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Journalism On Trial as Bradley Manning Case Nears Moment of Truth

July 16, 2013

By Alexa O’Brien

Army Pfc. Bradley Manning is escorted as he leaves a military court at the end of the first of a three-day motion hearing on June 6, 2012, in Fort Meade, Maryland. (Alex Wong/Getty)

Army Pfc. Bradley Manning is escorted as he leaves a military court at the end of the first of a three-day motion hearing on June 6, 2012, in Fort Meade, Maryland. (Alex Wong/Getty)

Fort Meade, Maryland—As the defense and the prosecution rested their cases in the largest leak trial in American history, the defense argued Monday that the presiding military judge, Col. Denise Lind, should dismiss “aiding the enemy” and other serious charges against Pfc. Bradley Manning, the soldier who uploaded hundreds of thousands of diplomatic cables and U.S Army reports to the organization WikiLeaks, which published the material online in 2010.

Prosecutors failed to present evidence that Manning had the requisite knowledge that al Qaeda or the enemy used WikiLeaks, argued civilian defense counsel, David Coombs, on Monday. Anything less than actual knowledge would set a dangerous precedent for a free press, he said, because military prosecutors have already stated that they would have charged Manning similarly had the organization been The New York Times and not WikiLeaks.

Lind, the chief judge of the U.S. Army’s First Judicial Circuit, ruled Monday that she would allow the prosecution to rebut the defense case that WikiLeaks was a respected journalistic organization at the time of the charged offenses, and that Manning had a “noble motive” to inform the public, as the defense has asserted. Prosecutors intend to recall their lead forensic expert to discuss emails to members of the press as well as WikiLeaks tweets found on digital media belonging to Manning. Prosecutors also intend to call another member of Manning’s brigade to testify that the accused told him in May 2010 that “I would be shocked if you are not telling your kids about me in ten to fifteen years from now.”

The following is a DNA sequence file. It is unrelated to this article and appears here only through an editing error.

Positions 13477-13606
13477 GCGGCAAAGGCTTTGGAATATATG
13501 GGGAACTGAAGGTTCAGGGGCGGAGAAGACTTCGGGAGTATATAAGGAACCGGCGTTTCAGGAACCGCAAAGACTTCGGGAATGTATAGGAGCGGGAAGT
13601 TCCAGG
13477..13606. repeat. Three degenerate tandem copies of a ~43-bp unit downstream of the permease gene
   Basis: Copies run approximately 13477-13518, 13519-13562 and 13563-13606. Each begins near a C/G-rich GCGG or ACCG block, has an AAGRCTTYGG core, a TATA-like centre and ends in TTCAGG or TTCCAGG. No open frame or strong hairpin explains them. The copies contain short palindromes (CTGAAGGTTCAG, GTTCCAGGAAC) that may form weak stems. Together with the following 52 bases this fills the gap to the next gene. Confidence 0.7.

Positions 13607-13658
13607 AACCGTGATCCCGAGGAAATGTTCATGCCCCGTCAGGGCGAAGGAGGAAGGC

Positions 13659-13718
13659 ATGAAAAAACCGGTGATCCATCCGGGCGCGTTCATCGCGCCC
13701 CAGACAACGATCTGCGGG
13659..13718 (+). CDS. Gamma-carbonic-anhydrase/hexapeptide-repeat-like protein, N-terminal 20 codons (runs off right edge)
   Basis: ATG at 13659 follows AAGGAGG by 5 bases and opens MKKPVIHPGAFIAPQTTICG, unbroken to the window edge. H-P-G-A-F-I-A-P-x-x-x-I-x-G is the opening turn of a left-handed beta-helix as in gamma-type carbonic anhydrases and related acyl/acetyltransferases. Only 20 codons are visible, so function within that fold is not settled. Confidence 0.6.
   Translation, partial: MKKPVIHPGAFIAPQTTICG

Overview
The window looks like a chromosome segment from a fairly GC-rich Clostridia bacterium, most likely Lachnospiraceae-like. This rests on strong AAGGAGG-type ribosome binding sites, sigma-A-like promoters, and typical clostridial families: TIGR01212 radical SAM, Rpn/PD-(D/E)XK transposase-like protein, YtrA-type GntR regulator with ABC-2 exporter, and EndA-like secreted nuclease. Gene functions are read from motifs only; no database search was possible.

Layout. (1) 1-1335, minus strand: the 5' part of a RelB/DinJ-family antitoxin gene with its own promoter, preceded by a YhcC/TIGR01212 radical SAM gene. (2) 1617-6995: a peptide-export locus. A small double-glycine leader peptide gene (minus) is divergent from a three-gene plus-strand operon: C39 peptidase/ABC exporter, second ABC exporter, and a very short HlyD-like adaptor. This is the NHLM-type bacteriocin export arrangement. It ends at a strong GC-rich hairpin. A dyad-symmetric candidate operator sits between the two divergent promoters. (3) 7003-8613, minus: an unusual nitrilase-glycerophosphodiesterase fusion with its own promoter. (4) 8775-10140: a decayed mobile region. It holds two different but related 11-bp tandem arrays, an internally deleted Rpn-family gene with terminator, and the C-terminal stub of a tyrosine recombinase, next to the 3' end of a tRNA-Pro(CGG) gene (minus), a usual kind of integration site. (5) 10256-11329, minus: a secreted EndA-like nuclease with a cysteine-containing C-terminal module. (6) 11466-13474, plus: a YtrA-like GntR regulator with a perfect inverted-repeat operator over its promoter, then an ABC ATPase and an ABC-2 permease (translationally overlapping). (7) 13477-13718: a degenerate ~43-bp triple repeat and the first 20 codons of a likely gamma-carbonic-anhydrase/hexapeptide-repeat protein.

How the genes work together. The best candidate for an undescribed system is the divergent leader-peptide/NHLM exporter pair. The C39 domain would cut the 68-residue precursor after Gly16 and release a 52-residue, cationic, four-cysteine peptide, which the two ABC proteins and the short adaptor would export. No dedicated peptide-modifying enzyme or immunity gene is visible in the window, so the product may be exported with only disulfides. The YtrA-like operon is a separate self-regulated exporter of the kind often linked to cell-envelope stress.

Manning, who was arrested in May 2010 and spent an unprecedented 1,101 days in confinement before his trial began last month, is charged with 22 crimes. Despite his plea to 10 lesser included offenses carrying a sentence of up to 20 years, the government has pressed ahead on 21 of the charged offenses, which include aiding the enemy, espionage, stealing government property, and “wanton publication,” which could leave the 25-year-old facing life plus 149 years in a military prison if convicted.

Manning has opted to be tried by military judge alone, and not a panel of officers and enlisted personnel. After the closing arguments that follow the prosecution’s rebuttal case, Judge Lind will deliberate and announce her findings. Unlike in a federal criminal case where sentencing commences after the completion of a pre-sentencing report, if Manning is convicted, a sentencing case will begin immediately. Read the rest of the story in the Daily Beast.

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